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Fantasy sports: Let the quarterbacks come to you

Fantasy sports: Let the quarterbacks come to you
Tony Romo, with an average draft position of the sixth round, is smiling because he knows his fantasy owner has the RB and WR positions locked up, while Drew Brees' owner is scrambling to find a decent WR2. (AP file photo , Carroll County Times)

If you've heard it once, you've heard it a million times, the NFL has morphed into a passing league. And while that means that quarterbacks are becoming by far the highest point-scorers in all of fantasy football, it also means that there isn't a deeper position in fantasy football than quarterback.
Using Yahoo! Fantasy Sports standard scoring system (1 point per 25 passing yards, 4 for passing touchdowns versus 1 point per 10 rushing/receiving yards and 6 points per rushing/receiving touchdowns) there were a whopping 20 quarterbacks in the top 25 scoring positions last year. Ryan Fitzpatrick was No. 25. Phillip Rivers, for as awful of a season as he had, just missed, coming in 26th, ahead of fantasy studs like Ray Rice, Calvin Johnson, Brandon Marshall and C.J. Spiller.
So there are plenty of useful players to be had. Last year, I went 11-2 in one of my leagues platooning the dull-as-can-be combination of Houston's Matt Schaub and Oakland's Carson Palmer. Granted, I got bounced in the first round of the playoffs, but that had more to do with my opponent's obscene 50 points he got from the combination of the Cleveland defense and Indianapolis kicker Adam Vinatieri that, even had I started last year's top scorer in fantasy, Drew Brees, I wouldn't have been able to overcome.
My point is, unless you play in a league that requires you to start two quarterbacks (or one of those weird leagues that allows you to play a quarterback in your "flex" position) you can wait almost until the 7th or 8th round to draft your starter and, depending on their injury history, may not need to take a backup. (Just pluck someone off waivers during their bye week.)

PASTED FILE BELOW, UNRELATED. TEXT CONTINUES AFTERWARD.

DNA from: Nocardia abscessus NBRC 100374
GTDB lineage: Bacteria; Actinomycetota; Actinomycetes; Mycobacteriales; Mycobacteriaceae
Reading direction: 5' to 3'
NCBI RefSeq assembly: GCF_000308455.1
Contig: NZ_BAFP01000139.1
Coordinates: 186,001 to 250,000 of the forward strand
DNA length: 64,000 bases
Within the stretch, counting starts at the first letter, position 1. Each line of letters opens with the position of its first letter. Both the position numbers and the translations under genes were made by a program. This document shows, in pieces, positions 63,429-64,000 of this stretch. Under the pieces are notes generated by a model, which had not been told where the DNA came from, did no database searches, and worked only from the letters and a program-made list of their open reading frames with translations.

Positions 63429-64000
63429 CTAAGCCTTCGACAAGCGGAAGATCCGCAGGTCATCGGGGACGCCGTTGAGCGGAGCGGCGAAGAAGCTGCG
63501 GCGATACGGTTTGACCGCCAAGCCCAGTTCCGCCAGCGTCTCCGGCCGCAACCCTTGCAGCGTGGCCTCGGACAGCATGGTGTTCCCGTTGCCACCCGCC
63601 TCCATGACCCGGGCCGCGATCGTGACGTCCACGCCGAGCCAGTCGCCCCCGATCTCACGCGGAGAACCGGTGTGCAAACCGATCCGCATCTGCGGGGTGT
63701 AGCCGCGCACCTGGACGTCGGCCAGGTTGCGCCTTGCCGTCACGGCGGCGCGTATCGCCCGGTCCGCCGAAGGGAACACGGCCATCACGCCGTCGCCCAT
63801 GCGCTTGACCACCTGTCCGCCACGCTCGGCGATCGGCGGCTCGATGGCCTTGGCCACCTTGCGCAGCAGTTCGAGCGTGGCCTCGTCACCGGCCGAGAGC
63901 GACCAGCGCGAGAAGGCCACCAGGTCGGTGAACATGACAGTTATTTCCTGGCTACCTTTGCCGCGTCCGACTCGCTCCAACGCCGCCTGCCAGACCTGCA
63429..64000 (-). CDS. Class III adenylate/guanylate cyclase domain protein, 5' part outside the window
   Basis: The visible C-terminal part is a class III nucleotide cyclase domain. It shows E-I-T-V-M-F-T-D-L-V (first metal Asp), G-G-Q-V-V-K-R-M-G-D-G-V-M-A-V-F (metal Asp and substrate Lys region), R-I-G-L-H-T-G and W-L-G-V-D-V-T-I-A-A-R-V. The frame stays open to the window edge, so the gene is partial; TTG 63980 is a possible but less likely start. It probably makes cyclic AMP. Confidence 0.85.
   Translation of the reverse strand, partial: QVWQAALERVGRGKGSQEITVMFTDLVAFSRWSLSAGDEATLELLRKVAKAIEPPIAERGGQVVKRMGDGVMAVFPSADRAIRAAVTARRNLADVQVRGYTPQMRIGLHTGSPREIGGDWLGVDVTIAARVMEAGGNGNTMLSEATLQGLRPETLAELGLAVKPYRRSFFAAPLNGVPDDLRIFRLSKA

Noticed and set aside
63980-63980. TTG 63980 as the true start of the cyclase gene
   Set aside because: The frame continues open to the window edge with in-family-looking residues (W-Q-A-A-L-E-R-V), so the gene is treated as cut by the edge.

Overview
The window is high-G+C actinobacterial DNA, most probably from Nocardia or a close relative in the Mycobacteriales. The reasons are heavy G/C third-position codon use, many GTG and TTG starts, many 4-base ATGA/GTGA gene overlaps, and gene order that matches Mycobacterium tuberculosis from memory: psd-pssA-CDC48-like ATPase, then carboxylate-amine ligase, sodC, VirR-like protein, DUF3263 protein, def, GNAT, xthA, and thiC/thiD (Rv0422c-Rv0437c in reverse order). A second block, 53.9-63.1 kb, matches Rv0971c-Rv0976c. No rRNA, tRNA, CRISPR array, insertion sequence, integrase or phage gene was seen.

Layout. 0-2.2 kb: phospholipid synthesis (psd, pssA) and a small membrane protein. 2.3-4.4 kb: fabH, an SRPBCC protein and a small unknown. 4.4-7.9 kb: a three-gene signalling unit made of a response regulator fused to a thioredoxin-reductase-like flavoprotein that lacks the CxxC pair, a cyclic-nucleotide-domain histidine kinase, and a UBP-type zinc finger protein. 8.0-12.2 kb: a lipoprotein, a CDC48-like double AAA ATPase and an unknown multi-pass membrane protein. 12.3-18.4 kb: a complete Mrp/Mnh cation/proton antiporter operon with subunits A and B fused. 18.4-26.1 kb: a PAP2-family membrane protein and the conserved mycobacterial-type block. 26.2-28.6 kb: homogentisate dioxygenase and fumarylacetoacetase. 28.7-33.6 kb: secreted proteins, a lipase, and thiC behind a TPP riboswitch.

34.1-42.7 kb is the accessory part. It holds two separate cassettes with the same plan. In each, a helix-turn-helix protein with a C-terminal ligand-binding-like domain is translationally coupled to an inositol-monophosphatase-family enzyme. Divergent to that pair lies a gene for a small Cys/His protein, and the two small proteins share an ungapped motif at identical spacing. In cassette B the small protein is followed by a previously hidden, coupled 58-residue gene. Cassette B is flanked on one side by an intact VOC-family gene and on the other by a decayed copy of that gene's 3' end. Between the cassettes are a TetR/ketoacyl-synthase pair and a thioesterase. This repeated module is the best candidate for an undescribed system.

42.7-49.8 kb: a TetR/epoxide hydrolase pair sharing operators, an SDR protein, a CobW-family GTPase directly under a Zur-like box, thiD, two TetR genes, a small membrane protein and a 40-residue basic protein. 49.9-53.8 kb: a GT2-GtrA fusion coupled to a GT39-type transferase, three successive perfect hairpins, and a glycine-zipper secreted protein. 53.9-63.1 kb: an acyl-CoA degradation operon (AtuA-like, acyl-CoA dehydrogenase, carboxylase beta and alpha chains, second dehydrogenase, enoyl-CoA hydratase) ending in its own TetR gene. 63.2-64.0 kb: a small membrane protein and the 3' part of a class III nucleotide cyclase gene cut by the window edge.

While league rules vary, nearly all of them require starting two running backs and two wide receivers. You should address those four spots before you even think about drafting a QB. (There are exceptions to this rule, which I'll get into in a minute). Depending on your league settings, a third starting WR or a "flex" that allows you to pick between a RB, WR and occasionally, a tight end, might be worth drafting before you select a quarterback as well.
Here's what I know: Most fantasy leagues consist of 10 to 12 teams. Depending on how you feel about Michael Vick this year, there are 13 to 14 guys who should be considered "QB1" in fantasy football. While every league has at least one of with those quarterback hoarders - guys who take two top 10 quarterbacks before others pick their first - chances are, you can wait, be one of the last people to take your starting QB and still come away with a guy you can win with and get solid weekly production from.
And that quarterback hoarder, about mid-way through the season and upon realizing he's weak at RB and WR, will try to trade the guy sitting on his bench (usually at a value, giving you an opportunity to swoop in) or go insane deciding which of his quarterbacks to start each week and run his team into the ground.
With all that said, don't pass on one of the top quarterbacks if there is value presented there. For example, if Drew Brees slips into the middle of round 3 of your 12-team draft or Aaron Rodgers slips to the end of round 3 or early round 4, you take them. If that happens, that likely means a few people overdrafted certain running backs or wide receivers and there might not be guys at that position you like anyway. This is also not to say that you shouldn't take Brees or Rodgers right around their average draft position or even a bit earlier after the elite runners and receivers are off the board.
Personally, I'm going to load up on RBs and WRs, then try to get a Matt Stafford, Andrew Luck or Tony Romo to quarterback my squad in the 6th or 7th rounds, while you're scrambling to find someone you can count on for week-to-week consistency out of your second RB or WR and your flex.

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